Heartbreaking Bravery

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Tag: Raccoon Fighter

Noun – Fame and Famine (Stream)

screamales

Over the past 24 hours, there have been quality streams from the likes of Real Numbers, LA Font, Wild Pink, Two Houses, Super Unison, Planes Mistaken for Stars, Dennis Callaci, Tokyo Tea Room, Balance and Composure, Raccoon Fighter, and Turnip King. On top of that, there were a string of music videos that emerged from the camps of Slow Down Molasses, Odonis Odonis, LUH, La Lenguas, Magik Magik, Yohuna, Moses Sumney, Brendan Canning, and Makeunder. Providing the day with a welcome dash of finality were full streams that were unveiled by Magic Trick, Ski Saigon, and The Hecks.

As always, all of those entries linked above are worth jumping over to and exploring with a certain level of intensity. However, they weren’t all that wound up being released Thursday. Screaming Females‘ Marissa Paternoster’s Noun project made an unexpected return with the jagged, lo-fi “Fame and Famine”. Quietly uploaded to Paternoster’s tumblr, “Fame and Famine” winds up benefiting from a pre-established tone of unpredictability.

While Paternoster may get the most recognition for Screaming Females, Noun has proven to be a project just as worthy. 2010’s Holy Hell, a consistently overlooked triumph, may even be Paternoster’s finest record to date (though the last few Screaming Females records have been hitting some exhilarating highs). Noun’s consistently allowed Paternoster a wider range of possibilities, making a new entry into the project’s discography a tantalizing prospect.

For “Fame and Famine”, Paternoster takes a direct, immediate route that fully commits to its lo-fi aesthetic and elevates itself via a comprehensive understanding of the format. There’s a surprising amount of nuance in the ambient beds that swirl beneath the insistent, repetitive main section that serves as the engine of “Fame and Famine”. Enhancing the aggressive disconnect that manifests in the narrative of “Fame and Famine” is the artwork the song’s projected over, one of Paternoster’s characteristically striking chalk-based originals.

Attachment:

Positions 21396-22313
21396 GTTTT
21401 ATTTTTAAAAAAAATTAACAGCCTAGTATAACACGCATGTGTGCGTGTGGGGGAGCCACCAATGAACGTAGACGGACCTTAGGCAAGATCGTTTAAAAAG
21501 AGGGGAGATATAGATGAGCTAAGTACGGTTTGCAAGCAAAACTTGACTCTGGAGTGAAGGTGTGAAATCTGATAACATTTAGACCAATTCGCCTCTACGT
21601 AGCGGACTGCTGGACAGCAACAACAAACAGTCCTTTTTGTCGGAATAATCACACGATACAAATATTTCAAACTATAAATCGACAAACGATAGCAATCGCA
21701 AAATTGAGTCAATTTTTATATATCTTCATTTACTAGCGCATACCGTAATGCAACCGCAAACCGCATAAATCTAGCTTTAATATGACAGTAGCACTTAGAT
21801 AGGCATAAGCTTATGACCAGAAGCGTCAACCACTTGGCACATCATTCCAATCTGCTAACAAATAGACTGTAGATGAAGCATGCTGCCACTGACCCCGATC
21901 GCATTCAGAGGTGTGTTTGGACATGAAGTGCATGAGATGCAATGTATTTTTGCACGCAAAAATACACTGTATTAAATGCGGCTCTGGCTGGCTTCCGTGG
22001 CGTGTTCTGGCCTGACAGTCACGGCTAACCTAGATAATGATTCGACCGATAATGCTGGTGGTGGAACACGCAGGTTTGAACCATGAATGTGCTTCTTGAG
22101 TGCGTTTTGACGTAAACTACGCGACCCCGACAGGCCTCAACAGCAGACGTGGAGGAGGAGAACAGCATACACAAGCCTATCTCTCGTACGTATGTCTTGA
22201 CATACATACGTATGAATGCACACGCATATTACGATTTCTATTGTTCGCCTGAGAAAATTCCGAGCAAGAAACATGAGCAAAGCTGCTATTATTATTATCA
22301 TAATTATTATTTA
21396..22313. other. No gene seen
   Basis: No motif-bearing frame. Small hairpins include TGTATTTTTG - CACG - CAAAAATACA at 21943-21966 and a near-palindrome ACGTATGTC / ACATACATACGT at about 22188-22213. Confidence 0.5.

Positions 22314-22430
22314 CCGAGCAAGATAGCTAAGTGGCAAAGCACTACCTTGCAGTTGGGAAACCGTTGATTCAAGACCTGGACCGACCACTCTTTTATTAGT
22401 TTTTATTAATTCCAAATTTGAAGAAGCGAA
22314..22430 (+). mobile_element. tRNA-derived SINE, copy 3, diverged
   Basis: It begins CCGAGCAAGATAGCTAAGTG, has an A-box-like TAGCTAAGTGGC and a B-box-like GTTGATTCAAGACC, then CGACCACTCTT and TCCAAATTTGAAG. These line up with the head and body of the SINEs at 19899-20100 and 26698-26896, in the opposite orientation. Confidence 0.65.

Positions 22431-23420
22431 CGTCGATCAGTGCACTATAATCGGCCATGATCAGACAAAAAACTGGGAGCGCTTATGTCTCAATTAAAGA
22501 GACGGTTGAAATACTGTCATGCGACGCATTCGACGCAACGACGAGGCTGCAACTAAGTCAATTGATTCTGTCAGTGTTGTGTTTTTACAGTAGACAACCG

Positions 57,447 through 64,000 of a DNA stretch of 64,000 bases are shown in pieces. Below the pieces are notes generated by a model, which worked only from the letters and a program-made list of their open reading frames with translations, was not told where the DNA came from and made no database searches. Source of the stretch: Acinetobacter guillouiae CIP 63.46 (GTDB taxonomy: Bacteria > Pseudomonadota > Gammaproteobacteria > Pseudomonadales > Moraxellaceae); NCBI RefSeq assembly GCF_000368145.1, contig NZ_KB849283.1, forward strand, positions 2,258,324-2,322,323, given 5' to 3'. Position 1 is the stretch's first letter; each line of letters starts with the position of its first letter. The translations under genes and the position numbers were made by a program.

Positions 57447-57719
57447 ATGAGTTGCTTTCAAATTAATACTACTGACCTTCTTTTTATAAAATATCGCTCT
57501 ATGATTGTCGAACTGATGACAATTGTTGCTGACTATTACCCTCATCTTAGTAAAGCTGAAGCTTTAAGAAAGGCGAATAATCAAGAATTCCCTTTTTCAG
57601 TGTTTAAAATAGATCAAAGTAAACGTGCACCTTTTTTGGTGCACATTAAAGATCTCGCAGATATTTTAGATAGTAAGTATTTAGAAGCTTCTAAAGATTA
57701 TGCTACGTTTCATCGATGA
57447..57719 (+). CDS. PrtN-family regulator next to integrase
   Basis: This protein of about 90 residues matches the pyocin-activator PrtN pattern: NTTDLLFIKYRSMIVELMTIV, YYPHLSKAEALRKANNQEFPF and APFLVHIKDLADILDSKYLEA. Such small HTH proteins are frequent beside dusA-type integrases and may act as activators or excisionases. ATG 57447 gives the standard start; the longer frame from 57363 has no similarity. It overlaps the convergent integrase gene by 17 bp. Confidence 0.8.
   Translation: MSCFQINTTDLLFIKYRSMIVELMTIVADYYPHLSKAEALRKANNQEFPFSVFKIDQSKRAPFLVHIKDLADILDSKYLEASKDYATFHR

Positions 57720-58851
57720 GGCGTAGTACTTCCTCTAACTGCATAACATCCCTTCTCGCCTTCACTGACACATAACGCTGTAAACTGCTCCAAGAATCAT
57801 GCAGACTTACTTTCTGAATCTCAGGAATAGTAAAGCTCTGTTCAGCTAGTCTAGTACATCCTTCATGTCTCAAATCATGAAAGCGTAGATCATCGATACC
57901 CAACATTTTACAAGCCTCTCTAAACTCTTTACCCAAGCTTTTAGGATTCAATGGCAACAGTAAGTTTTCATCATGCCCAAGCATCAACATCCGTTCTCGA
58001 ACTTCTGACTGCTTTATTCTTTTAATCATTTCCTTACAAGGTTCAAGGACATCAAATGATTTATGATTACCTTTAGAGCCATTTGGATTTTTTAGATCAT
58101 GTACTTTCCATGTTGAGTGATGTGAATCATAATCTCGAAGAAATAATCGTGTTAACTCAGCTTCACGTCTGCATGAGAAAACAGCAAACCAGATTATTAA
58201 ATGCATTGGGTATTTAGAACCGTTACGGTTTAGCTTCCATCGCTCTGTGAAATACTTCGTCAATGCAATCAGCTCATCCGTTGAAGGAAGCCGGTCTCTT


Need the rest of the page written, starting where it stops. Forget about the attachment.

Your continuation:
Everything packaged together winds up being as disconcerting as it does galvanizing. There’s a nervous undercurrent of stress that imbues every second of “Fame and Famine”, lending it a feeling of completeness that can be rare in demos. It’s a fascinating glimpse towards one of today’s most fascinating, tireless artists and it’s another in a long line of formidable examples of Paternoster’s creativity and commitment. Tenacious, unnerving, and more than memorable, “Fame and Famine” is one of the best surprise standalone releases of recent memory.

Listen to “Fame and Famine” below and keep an eye on this site for more updates on the project.

PWR BTTM – Projection (Stream, Live Video)

PWR BTTM III

The last few days held a whole host of incredible new songs from the likes of Turtlenecked, ScotDrakula, Animal Lover, Dolores, Rips, Dott, Sex Stains, Devon Welsh, Dogbreth, Honey Bucket, Lumer, Atticus Ross and Leopold Ross, Raccoon Fighter, Jenn Champion, Field Mouse, Luke Winslow, The Pooches, Butch Bastard, Ravenna Woods, Young Summer, Bellows, Rosemary Fairweather, Alice MK, Grey Gersten, JEFF The Brotherhood, and Royal Oakie as well as a two-song sampler of the forthcoming record from Echo Courts. While all of those songs should receive listens, it’s an old favorite finally finding release to capture this post’s featured spot.